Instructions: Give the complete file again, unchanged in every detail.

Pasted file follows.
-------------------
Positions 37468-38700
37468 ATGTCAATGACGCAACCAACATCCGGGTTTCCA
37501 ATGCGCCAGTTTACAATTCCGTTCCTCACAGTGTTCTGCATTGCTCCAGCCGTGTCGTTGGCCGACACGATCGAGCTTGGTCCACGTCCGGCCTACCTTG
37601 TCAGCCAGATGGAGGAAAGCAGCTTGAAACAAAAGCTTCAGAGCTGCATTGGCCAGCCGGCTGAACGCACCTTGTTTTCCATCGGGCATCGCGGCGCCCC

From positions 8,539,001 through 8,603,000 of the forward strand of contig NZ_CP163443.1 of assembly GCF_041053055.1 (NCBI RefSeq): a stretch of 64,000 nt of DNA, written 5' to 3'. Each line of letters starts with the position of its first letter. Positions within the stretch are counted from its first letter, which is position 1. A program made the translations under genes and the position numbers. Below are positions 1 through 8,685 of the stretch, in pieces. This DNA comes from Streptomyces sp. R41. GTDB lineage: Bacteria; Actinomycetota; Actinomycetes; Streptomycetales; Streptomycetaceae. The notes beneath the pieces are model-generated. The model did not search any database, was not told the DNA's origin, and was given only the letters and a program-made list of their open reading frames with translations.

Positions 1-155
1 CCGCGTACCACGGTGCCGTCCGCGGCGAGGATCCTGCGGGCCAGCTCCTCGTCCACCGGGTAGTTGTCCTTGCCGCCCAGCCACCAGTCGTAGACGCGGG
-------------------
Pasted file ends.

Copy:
Positions 37468-38700
37468 ATGTCAATGACGCAACCAACATCCGGGTTTCCA
37501 ATGCGCCAGTTTACAATTCCGTTCCTCACAGTGTTCTGCATTGCTCCAGCCGTGTCGTTGGCCGACACGATCGAGCTTGGTCCACGTCCGGCCTACCTTG
37601 TCAGCCAGATGGAGGAAAGCAGCTTGAAACAAAAGCTTCAGAGCTGCATTGGCCAGCCGGCTGAACGCACCTTGTTTTCCATCGGGCATCGCGGCGCCCC

From positions 8,539,001 through 8,603,000 of the forward strand of contig NZ_CP163443.1 of assembly GCF_041053055.1 (NCBI RefSeq): a stretch of 64,000 nt of DNA, written 5' to 3'. Each line of letters starts with the position of its first letter. Positions within the stretch are counted from its first letter, which is position 1. A program made the translations under genes and the position numbers. Below are positions 1 through 8,685 of the stretch, in pieces. This DNA comes from Streptomyces sp. R41. GTDB lineage: Bacteria; Actinomycetota; Actinomycetes; Streptomycetales; Streptomycetaceae. The notes beneath the pieces are model-generated. The model did not search any database, was not told the DNA's origin, and was given only the letters and a program-made list of their open reading frames with translations.

Positions 1-155
1 CCGCGTACCACGGTGCCGTCCGCGGCGAGGATCCTGCGGGCCAGCTCCTCGTCCACCGGGTAGTTGTCCTTGCCGCCCAGCCACCAGTCGTAGACGCGGG